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Institute Colloquium Committee to build framework for MIT lectures

Guest Column/Frank Morgan

One of my senior seminar students stopped by my office this summer. He had just won a national award for a problem he had solved last spring. He wanted to give me the prize money to use for seminars and dinners for other students, because he had found them so helpful.

Several years ago I invited the president of the American Mathematical Society to lecture at MIT. The students who seemed to get the most out of the event were the ones who joined him for dinner afterwards.

In both cases the accompanying activities proved as important as the main class or lecture.

I think that when a Philip Morrison, Ralph Nader, or Lee Iacocca lectures at MIT, he, the audience, and the issues deserve that kind of opportunity for continuing community discussion and response. The living groups deserve a role, a chance to host the speaker overnight or to hold associated speaker/faculty dinners. And such programs should occur regularly.

Well now we have a chance. Dean McBay has just announced the appointment in the Provost's Office of an Institute Colloquium Committee (with myself as chairman). The committee is to consider the establishment of a suitable permanent framework for important lectures at MIT, including perhaps hosting and feasting speakers in the student living groups.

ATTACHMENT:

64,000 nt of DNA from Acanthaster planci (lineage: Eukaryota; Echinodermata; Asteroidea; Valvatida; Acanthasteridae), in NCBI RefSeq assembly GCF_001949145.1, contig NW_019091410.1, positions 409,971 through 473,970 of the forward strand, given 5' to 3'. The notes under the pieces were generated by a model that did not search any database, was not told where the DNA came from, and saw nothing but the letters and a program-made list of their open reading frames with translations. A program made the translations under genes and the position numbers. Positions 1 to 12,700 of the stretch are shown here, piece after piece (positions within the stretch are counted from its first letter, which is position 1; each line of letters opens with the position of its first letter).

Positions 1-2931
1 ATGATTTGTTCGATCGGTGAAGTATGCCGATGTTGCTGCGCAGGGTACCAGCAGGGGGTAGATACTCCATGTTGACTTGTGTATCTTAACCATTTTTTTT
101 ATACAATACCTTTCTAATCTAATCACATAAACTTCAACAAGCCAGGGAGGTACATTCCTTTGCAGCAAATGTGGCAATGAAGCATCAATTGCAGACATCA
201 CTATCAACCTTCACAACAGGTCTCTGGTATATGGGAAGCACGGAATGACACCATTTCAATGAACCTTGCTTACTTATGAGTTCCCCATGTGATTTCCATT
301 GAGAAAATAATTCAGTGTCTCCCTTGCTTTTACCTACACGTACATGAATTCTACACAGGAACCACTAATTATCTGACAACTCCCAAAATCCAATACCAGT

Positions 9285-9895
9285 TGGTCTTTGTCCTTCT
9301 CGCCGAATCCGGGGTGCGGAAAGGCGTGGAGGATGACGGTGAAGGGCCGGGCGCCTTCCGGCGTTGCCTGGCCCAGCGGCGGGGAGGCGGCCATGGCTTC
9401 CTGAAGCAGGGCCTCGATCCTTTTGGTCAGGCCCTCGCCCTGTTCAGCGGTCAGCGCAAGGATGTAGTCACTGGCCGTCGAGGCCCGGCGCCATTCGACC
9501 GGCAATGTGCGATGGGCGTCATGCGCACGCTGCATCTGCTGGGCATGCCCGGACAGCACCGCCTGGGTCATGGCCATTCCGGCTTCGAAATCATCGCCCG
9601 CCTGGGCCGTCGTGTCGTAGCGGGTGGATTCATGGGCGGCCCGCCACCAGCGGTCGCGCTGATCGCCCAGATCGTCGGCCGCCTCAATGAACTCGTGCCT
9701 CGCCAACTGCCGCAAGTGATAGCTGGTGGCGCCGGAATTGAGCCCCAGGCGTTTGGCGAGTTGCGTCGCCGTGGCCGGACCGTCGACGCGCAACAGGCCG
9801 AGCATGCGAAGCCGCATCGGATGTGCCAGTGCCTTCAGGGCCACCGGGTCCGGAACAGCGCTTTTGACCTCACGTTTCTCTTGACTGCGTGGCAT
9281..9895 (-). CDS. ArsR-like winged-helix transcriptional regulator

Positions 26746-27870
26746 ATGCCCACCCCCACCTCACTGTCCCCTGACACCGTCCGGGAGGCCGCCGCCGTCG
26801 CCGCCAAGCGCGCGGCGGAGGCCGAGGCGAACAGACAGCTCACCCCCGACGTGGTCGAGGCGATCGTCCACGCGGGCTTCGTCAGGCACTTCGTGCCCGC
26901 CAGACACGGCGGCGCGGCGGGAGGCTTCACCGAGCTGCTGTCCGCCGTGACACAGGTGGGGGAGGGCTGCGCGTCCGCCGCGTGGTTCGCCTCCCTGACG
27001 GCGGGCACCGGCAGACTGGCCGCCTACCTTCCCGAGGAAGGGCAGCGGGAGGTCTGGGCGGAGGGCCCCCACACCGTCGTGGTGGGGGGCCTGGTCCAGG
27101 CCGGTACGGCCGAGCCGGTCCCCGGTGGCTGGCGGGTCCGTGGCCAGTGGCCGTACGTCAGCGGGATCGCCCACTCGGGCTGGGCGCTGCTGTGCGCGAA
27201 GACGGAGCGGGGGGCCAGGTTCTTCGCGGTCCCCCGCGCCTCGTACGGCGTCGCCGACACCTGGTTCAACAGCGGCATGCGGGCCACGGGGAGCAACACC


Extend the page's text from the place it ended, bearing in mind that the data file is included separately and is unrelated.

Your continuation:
Which groups, and whether this happens at all, depends on student initiative. The committee hereby solicits the suggestions and involvement of all MIT students. See me (2-181, 253-3665, secretary Lisa Court, 2-273, 253-4380/1) or any committee member (roster, including student members, available in the Office of the Dean for Student Affairs, 7-133).

A major program on apartheid coming up here in November will provide a good first opportunity to test these ideas. And what should be done in 1986?

(Editor's note: Frank Morgan '74 is Cecil and Ida Green Career Development Professor in the Department of Mathematics.)